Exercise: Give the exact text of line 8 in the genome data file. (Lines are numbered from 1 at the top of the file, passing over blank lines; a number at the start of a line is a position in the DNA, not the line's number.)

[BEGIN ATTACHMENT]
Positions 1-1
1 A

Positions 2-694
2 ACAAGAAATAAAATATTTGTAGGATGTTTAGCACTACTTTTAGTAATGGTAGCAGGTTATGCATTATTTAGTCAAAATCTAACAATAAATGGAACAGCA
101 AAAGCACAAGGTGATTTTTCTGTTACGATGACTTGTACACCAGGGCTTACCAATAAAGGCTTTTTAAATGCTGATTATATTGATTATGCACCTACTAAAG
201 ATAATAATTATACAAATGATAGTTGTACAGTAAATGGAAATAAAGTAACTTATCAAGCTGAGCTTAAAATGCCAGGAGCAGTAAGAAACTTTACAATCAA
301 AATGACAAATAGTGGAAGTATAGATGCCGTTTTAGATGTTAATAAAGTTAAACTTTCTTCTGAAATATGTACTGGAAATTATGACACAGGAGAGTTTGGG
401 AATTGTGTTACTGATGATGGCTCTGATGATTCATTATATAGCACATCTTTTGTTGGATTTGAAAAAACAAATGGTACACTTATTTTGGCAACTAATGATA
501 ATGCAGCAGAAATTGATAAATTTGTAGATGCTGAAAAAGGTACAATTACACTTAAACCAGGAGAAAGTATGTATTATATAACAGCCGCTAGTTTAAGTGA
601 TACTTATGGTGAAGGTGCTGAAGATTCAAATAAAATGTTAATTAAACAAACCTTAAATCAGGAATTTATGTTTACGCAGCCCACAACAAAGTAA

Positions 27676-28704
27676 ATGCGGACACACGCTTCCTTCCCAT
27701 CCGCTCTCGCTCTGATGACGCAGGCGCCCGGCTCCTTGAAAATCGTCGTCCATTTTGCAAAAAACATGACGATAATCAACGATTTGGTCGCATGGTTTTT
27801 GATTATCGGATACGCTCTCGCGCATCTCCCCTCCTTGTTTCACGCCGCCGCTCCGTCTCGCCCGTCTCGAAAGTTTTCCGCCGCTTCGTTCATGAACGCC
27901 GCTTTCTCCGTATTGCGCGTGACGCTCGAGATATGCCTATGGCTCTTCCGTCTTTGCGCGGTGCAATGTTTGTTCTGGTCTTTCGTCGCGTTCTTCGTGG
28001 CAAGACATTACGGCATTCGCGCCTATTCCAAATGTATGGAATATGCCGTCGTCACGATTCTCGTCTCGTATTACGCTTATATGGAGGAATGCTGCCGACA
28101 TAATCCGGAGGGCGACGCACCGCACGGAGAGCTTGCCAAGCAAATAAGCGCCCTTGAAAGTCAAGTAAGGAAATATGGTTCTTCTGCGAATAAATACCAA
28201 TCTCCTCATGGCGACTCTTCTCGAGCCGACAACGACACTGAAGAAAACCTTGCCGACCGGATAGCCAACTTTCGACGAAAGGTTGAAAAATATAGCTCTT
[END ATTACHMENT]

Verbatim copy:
401 AATTGTGTTACTGATGATGGCTCTGATGATTCATTATATAGCACATCTTTTGTTGGATTTGAAAAAACAAATGGTACACTTATTTTGGCAACTAATGATA